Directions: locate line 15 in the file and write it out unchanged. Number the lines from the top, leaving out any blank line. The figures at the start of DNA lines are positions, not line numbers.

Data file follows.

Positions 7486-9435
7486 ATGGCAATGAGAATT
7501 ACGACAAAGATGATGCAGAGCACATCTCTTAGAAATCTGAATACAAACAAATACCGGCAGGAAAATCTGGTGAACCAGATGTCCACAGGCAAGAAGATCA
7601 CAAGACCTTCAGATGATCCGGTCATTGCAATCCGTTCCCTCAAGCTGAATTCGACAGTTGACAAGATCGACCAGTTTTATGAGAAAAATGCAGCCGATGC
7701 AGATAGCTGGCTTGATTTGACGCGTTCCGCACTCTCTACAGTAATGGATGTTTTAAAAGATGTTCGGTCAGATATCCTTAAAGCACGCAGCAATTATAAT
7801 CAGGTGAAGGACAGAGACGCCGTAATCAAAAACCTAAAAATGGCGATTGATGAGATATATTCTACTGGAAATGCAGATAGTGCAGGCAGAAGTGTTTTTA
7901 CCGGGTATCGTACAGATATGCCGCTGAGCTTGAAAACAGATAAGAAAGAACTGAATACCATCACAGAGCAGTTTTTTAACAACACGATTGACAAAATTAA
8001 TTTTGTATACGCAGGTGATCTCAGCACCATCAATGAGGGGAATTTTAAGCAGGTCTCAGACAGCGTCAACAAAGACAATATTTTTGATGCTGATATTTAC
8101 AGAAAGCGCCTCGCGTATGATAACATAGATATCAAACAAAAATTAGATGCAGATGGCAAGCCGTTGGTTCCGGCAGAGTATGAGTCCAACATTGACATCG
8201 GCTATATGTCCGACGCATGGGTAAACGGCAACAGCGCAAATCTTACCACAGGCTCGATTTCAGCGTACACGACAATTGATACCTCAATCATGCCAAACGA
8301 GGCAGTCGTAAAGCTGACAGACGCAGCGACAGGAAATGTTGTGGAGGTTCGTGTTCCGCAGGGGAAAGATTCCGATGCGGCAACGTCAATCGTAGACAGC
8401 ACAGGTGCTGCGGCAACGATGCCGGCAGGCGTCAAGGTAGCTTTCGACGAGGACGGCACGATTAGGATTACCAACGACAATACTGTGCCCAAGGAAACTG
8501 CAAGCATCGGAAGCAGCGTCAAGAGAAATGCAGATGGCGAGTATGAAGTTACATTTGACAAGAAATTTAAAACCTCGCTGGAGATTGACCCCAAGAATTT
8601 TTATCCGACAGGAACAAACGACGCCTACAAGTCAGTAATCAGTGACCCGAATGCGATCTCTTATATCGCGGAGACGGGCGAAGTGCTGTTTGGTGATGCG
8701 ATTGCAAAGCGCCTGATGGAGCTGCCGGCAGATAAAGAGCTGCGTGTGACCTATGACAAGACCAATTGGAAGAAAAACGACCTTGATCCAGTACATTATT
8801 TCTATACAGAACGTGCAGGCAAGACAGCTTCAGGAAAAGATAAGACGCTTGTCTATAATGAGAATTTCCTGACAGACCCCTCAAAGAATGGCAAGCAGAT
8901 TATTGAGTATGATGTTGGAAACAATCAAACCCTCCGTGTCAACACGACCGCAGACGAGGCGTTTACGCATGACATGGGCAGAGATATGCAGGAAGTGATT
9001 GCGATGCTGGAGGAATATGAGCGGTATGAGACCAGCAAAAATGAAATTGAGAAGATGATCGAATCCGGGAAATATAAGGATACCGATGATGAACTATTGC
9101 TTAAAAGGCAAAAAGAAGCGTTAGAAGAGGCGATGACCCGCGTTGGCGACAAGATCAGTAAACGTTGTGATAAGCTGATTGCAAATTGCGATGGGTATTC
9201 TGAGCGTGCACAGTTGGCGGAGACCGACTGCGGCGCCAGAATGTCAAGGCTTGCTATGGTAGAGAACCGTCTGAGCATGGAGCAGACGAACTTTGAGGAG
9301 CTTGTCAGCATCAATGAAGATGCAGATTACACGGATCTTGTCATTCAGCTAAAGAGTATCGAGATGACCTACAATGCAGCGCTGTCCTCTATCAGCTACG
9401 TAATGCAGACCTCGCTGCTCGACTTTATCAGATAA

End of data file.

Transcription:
8701 ATTGCAAAGCGCCTGATGGAGCTGCCGGCAGATAAAGAGCTGCGTGTGACCTATGACAAGACCAATTGGAAGAAAAACGACCTTGATCCAGTACATTATT